What causes an arc flash and what kind of injuries can arc flash cause?

An arc flash happens when electric current flows through an air gap between conductors. Accidents caused by touching a test probe to the wrong surface or slipped tool are the most common cause of an arcing fault. Arc flashes can also be caused by:

  • Sparks due to breaks or gaps in the insulation
  • Equipment failure due to use of substandard parts, improper installation, or even normal wear and tear
  • Dust, corrosion or other impurities on the surface of the conductor

The fault current magnetic fields make conductors to separate producing an arc. In other words, arc flash is caused by uncontrolled conduction of electrical current from phase to ground, phase to neutral, and/or phase to phase accompanied by ionization of the surrounding air. Because of the expansive vaporization of conductive metal, a line-to-line or line-to-ground arcing fault can escalate into a three phase arcing fault in less than a 1/1000 of a second. The heat energy and intense light at the point of the arc is called arc flash.

Short circuits and arc faults are extremely dangerous and potentially fatal to personnel. The product of arc fault current and voltage concentrated in one place, results in enormous energy released in several forms. Arc flash can cause the following injuries:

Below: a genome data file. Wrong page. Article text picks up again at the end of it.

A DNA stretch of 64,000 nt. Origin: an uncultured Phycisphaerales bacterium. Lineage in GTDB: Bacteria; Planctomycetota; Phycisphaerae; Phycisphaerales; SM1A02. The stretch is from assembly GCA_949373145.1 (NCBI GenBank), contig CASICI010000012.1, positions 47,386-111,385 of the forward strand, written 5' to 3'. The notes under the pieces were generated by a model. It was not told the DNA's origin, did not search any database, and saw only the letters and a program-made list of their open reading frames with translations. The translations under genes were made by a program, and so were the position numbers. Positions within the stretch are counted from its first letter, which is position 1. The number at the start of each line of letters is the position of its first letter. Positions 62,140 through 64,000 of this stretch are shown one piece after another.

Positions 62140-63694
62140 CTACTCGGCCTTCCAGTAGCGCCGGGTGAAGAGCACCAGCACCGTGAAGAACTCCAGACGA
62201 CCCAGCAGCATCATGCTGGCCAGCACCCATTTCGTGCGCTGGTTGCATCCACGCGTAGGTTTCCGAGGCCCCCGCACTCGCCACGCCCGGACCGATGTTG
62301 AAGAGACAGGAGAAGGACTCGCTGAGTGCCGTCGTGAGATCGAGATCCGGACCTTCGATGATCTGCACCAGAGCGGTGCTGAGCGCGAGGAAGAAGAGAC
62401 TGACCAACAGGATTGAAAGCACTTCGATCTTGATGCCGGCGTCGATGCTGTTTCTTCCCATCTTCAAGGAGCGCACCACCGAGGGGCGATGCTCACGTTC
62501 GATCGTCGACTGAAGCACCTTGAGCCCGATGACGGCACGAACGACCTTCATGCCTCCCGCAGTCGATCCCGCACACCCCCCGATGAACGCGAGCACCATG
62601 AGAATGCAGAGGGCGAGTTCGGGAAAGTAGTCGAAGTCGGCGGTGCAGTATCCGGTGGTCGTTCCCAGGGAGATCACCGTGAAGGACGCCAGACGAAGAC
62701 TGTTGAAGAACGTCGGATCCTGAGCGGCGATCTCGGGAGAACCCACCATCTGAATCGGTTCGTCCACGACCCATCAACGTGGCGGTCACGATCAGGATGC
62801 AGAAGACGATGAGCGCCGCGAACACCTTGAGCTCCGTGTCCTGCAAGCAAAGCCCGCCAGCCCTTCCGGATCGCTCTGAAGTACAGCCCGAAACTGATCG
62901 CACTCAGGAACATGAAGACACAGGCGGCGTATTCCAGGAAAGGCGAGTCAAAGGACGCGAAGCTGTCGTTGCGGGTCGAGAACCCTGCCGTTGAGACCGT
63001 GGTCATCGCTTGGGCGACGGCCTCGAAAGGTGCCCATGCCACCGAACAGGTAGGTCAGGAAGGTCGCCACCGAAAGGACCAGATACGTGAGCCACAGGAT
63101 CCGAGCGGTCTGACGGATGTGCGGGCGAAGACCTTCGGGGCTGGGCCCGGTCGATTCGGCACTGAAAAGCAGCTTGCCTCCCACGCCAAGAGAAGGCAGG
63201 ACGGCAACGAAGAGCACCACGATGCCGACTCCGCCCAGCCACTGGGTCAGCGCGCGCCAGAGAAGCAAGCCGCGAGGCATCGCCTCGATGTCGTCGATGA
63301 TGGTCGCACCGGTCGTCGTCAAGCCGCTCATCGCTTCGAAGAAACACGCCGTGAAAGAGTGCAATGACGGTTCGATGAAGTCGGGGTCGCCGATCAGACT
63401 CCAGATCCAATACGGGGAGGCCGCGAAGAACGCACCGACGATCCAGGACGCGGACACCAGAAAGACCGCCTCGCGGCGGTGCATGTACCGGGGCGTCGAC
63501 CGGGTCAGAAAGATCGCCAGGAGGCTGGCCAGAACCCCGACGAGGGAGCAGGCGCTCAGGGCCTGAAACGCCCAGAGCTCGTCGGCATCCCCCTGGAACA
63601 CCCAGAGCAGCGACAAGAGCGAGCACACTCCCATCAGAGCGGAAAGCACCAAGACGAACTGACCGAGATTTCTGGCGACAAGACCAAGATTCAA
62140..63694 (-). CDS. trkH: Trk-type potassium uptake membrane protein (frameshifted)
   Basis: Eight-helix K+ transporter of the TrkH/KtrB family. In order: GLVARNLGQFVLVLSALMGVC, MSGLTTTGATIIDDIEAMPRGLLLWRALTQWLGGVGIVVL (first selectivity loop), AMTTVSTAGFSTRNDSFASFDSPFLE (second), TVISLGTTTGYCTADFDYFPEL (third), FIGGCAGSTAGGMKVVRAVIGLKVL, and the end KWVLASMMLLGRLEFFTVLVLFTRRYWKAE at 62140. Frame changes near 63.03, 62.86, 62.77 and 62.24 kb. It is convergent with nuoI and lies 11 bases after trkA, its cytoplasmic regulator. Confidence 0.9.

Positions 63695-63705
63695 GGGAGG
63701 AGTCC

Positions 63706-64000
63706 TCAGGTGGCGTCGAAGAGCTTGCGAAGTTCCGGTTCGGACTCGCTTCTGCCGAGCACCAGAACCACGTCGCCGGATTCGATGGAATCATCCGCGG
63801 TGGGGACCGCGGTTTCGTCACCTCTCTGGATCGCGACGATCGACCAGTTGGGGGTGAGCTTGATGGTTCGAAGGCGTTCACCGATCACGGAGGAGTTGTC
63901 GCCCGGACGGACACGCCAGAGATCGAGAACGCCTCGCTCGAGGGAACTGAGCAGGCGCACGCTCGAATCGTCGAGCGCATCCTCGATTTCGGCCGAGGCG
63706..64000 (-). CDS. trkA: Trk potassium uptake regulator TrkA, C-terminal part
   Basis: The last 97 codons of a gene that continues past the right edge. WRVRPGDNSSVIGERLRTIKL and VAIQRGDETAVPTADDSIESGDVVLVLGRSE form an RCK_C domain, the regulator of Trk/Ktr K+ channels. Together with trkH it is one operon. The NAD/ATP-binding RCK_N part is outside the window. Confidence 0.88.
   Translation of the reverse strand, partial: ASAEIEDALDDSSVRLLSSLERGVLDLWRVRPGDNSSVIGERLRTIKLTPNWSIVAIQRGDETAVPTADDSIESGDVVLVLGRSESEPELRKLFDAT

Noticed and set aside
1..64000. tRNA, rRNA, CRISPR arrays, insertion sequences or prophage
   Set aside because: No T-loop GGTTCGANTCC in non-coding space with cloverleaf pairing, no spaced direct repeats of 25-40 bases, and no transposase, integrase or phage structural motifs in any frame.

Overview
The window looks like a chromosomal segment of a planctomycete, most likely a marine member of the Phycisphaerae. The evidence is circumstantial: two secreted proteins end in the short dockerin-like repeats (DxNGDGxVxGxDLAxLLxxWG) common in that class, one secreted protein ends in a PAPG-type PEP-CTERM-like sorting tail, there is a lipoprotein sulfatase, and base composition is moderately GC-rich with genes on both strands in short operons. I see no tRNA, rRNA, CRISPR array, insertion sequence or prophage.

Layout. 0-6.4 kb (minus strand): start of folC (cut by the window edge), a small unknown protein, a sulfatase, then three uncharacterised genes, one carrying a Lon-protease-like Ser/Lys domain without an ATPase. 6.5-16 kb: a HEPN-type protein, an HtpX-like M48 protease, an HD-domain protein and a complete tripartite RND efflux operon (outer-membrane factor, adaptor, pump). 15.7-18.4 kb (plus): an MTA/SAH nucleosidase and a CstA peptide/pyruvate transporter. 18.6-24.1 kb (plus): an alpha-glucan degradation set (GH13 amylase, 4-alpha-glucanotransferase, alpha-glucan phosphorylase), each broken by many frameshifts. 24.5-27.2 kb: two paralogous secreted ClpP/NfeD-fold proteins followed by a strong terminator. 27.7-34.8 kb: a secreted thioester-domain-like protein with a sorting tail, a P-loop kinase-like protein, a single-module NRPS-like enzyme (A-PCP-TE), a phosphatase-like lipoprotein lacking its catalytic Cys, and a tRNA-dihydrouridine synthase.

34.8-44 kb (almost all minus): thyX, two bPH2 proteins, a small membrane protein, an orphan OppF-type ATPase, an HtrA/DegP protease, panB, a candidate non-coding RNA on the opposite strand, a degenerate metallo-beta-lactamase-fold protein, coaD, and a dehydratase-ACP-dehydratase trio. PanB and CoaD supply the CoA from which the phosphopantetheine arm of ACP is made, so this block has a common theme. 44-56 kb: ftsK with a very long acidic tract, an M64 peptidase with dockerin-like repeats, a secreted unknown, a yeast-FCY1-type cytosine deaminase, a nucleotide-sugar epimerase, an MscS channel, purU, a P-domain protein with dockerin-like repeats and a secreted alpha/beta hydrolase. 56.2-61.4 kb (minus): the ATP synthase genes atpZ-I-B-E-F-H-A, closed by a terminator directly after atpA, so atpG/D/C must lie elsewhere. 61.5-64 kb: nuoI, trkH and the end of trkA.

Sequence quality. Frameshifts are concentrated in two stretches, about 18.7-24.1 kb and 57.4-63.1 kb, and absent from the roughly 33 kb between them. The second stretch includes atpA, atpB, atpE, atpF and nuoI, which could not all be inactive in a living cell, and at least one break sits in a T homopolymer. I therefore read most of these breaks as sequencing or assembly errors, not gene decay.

• Skin burns by direct heat exposure. Arc flash generates large amounts of heat that can severely burn human skin and set clothing on fire. Temperatures at the arc can reach four times the temperature of the Sun's surface.
  • High-intensity flash can also cause damage to eyesight

The high arc temperature vaporizes the conductors in an explosive change in state from solid to vapor. Copper vapor expands to 67,000 times the volume of solid copper producing a considerable pressure wave and sound blast. In some cases, the pressure wave has sufficient energy to snap the heads of 3/8-inch steel bolts and to knock over construction walls. An arc blast can cause the following injuries:

  • Large shock waves that can blow personnel off their feet
  • Loss of memory or brain function from concussion
  • Hearing loss from ruptured eardrums. The sound associated with the blast can greatly exceed the sound of a jet engine
  • Exposure risks from flying debris. For example, shrapnel wounds from metal parts
  • Shock hazard due to touching energized conductors
  • Other physical injuries from being blown off ladders, into walls, etc.

Conductive vapors help sustain the arc and the duration of the arc is primarily determined by the time it takes for over-current protection devices to open the circuit. For example, fast acting fuses may open the circuit in 8 ms or faster while other devices may take much longer to operate and open.